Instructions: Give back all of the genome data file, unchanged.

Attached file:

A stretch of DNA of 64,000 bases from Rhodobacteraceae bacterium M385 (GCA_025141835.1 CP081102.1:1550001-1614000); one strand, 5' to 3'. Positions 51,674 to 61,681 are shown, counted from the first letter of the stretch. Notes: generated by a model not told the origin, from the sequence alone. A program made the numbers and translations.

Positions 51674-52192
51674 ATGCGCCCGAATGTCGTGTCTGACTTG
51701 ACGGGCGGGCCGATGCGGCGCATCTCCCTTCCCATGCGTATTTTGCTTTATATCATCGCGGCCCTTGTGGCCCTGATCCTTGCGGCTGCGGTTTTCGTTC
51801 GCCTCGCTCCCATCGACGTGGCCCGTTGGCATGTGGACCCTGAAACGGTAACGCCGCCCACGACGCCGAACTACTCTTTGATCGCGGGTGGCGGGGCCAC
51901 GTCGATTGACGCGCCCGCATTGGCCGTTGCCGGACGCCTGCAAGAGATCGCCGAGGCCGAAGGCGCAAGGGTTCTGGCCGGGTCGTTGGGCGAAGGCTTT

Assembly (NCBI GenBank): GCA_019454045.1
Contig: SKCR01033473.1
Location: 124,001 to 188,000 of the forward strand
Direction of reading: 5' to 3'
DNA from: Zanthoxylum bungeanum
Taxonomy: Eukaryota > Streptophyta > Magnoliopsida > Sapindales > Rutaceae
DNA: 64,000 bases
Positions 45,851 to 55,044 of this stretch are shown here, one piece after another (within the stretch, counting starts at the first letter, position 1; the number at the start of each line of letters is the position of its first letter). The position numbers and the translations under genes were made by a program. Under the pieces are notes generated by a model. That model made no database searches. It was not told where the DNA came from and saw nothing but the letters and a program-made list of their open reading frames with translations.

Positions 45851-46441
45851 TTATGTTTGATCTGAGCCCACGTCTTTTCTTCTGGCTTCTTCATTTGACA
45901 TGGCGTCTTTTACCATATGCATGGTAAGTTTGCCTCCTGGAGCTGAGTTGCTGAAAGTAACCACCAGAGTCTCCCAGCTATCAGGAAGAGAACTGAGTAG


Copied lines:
A stretch of DNA of 64,000 bases from Rhodobacteraceae bacterium M385 (GCA_025141835.1 CP081102.1:1550001-1614000); one strand, 5' to 3'. Positions 51,674 to 61,681 are shown, counted from the first letter of the stretch. Notes: generated by a model not told the origin, from the sequence alone. A program made the numbers and translations.

Positions 51674-52192
51674 ATGCGCCCGAATGTCGTGTCTGACTTG
51701 ACGGGCGGGCCGATGCGGCGCATCTCCCTTCCCATGCGTATTTTGCTTTATATCATCGCGGCCCTTGTGGCCCTGATCCTTGCGGCTGCGGTTTTCGTTC
51801 GCCTCGCTCCCATCGACGTGGCCCGTTGGCATGTGGACCCTGAAACGGTAACGCCGCCCACGACGCCGAACTACTCTTTGATCGCGGGTGGCGGGGCCAC
51901 GTCGATTGACGCGCCCGCATTGGCCGTTGCCGGACGCCTGCAAGAGATCGCCGAGGCCGAAGGCGCAAGGGTTCTGGCCGGGTCGTTGGGCGAAGGCTTT

Assembly (NCBI GenBank): GCA_019454045.1
Contig: SKCR01033473.1
Location: 124,001 to 188,000 of the forward strand
Direction of reading: 5' to 3'
DNA from: Zanthoxylum bungeanum
Taxonomy: Eukaryota > Streptophyta > Magnoliopsida > Sapindales > Rutaceae
DNA: 64,000 bases
Positions 45,851 to 55,044 of this stretch are shown here, one piece after another (within the stretch, counting starts at the first letter, position 1; the number at the start of each line of letters is the position of its first letter). The position numbers and the translations under genes were made by a program. Under the pieces are notes generated by a model. That model made no database searches. It was not told where the DNA came from and saw nothing but the letters and a program-made list of their open reading frames with translations.

Positions 45851-46441
45851 TTATGTTTGATCTGAGCCCACGTCTTTTCTTCTGGCTTCTTCATTTGACA
45901 TGGCGTCTTTTACCATATGCATGGTAAGTTTGCCTCCTGGAGCTGAGTTGCTGAAAGTAACCACCAGAGTCTCCCAGCTATCAGGAAGAGAACTGAGTAG